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Belgian king makes fresh efforts to end political limbo

King Albert II asked caretaker PM Yves Leterme Wednesday to the budget to parliament for approval. He also asked the acting Finance Minister to mediate in efforts to form a government. Belgium has been in political limbo since the election in June.


REUTERS - Belgium's King Albert II asked acting Prime Minister Yves Leterme on Wednesday to present a 2011 budget and widen the caretaker government's powers while a political deadlock drags on.

The king also asked acting Finance Minister Didier Reynders, a French-speaking liberal, to mediate in efforts to form a new government in the linguistically divided country after the Dutch-speaking Flemish majority rejected previous compromises.

Belgium has been in political limbo since a parliamentary election on June 13, raising concerns in financial markets it will be unable to rein in a public sector debt approaching the size of its annual output.

A palace statement said the king had asked Leterme to present a budget for this year and take required measures "to answer soon European demands regarding budget policy and structural reforms in the coming years".

"The king has also asked the prime minister that the caretaker government should take all social, economic and financial measures to guarantee the welfare of the people," the statement said.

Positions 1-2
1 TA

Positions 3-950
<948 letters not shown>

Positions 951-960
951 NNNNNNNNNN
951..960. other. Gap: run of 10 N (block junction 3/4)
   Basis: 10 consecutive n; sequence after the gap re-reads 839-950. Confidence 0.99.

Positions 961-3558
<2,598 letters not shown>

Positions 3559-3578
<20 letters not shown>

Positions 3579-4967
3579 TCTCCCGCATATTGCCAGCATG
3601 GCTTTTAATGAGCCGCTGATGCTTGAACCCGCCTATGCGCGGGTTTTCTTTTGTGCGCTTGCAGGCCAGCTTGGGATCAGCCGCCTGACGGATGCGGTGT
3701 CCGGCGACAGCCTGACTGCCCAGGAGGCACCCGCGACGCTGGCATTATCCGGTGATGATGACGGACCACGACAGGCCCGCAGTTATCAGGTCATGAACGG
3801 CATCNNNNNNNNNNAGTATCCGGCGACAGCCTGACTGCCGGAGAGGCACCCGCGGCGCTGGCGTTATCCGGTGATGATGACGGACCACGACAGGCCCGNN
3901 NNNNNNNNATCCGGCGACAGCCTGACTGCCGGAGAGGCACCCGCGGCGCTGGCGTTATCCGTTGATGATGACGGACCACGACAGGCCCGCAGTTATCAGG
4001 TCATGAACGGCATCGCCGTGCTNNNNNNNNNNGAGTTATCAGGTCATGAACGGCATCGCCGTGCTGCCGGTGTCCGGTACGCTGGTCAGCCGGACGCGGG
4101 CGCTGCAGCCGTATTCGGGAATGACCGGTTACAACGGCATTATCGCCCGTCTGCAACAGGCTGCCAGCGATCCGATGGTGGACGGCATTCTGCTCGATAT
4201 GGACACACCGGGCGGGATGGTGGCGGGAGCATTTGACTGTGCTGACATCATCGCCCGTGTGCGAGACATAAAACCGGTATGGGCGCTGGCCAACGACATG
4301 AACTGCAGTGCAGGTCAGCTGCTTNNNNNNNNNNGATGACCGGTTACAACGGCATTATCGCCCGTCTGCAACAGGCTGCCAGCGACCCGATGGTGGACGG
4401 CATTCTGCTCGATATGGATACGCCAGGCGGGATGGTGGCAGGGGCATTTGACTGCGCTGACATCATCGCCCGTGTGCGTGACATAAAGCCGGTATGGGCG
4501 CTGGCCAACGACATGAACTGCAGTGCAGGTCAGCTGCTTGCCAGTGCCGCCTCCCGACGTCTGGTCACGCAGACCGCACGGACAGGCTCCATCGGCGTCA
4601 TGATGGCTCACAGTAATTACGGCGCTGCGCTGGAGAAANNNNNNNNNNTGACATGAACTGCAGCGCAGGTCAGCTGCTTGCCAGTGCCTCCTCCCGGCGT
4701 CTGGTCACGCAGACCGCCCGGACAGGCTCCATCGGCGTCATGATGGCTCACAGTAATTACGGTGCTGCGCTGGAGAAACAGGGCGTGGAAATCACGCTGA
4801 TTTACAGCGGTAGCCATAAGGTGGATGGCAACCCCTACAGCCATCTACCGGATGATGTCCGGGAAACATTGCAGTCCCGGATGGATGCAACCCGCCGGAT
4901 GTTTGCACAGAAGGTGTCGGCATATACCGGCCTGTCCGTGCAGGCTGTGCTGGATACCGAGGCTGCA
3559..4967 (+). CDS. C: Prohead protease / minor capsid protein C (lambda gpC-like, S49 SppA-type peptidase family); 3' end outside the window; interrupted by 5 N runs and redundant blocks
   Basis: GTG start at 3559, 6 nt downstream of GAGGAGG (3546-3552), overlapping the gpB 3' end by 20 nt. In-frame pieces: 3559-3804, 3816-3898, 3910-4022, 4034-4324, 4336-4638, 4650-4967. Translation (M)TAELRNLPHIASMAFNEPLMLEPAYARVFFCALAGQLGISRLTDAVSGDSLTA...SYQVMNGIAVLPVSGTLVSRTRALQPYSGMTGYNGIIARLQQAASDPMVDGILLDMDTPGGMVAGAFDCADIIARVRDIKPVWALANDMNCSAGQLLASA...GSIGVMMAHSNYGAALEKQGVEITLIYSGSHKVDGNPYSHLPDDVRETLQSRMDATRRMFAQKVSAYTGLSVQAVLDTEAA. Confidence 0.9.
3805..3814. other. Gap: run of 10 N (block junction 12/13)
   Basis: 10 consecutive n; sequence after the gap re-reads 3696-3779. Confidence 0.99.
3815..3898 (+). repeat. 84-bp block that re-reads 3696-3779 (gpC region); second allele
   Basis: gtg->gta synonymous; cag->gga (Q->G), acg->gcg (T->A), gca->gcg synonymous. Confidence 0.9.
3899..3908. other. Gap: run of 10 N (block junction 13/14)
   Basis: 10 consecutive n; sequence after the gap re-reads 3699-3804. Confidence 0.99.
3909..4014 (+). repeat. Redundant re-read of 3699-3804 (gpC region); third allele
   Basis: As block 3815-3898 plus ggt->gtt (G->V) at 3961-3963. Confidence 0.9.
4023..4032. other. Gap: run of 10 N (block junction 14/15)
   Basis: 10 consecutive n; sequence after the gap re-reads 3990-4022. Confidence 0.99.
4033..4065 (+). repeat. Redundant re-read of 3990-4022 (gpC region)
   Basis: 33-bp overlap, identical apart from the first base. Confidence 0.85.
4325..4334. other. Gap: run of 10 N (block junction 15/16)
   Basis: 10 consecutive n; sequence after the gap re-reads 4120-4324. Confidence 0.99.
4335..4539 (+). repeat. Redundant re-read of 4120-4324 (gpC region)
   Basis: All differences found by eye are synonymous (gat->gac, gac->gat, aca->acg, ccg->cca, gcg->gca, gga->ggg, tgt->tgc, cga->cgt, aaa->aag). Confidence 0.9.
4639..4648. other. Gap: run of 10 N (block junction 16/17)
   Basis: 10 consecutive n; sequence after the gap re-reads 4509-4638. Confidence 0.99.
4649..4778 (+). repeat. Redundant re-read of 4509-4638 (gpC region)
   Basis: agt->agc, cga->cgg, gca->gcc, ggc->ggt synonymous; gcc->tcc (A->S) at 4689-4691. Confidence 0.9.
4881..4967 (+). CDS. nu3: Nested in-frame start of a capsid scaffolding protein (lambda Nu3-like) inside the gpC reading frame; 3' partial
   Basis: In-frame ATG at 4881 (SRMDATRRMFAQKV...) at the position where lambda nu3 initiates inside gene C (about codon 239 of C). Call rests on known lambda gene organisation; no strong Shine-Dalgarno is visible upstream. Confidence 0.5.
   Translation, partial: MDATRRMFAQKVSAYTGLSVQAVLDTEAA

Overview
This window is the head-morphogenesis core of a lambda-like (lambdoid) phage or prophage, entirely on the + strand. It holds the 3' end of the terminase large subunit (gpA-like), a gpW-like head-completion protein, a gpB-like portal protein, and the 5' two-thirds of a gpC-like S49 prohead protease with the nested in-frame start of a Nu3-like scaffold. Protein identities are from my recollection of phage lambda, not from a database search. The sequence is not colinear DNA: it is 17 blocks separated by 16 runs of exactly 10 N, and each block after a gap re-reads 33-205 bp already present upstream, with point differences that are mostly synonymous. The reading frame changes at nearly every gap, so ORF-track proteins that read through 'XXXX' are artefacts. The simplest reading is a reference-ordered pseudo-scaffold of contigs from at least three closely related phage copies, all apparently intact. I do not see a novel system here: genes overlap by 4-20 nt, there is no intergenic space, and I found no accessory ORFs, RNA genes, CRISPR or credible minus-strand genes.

Meanwhile, Reynders will have two weeks to see whether a compromise can be reached on the main issues on devolution of more powers to the regions holding up the talks, and will report back to the king on Feb. 16.

Tighter budget

The request followed up on the monarch's unusual call last month for Belgium to draft a tighter budget than one already agreed with the European Union.

The current plan for a deficit of 4.1 percent of annual output (GDP), although likely to fall below the euro zone average, had not been enough to calm financial markets. Belgium's public debt rose to 97.2 percent of GDP last year and is set to edge up to 98.1 percent without additional measures.

Ratings agency Standard & Poor's warned the country late in December that it could lose its AA+ rating if it failed to form a government within six months.

The premium investors demanded for holding 10-year Belgian government debt versus benchmark German equivalents approached a euro lifetime record of 149 basis points in January, although has steadily fallen in recent weeks to around 80 now.

Leterme's plan to cut the deficit to below 4 percent and the prospect of an expanded euro zone rescue fund have eased market concerns.

The deadlock has now run 234 days, a record in Europe. One website ( is counting down the time the impasse would need to continue for Belgium to pass the current world record of 289 days held by Iraq.

The stalemate is the result of demands from Dutch-speaking parties to give more powers to their region of Flanders and resistance from French speakers who fear devolution could lead to the end of the 180-year-old country.

A previous mediator, former Flemish Socialist leader Johan Vande Lanotte, quit his efforts to restart negotiations last week after 99 days.

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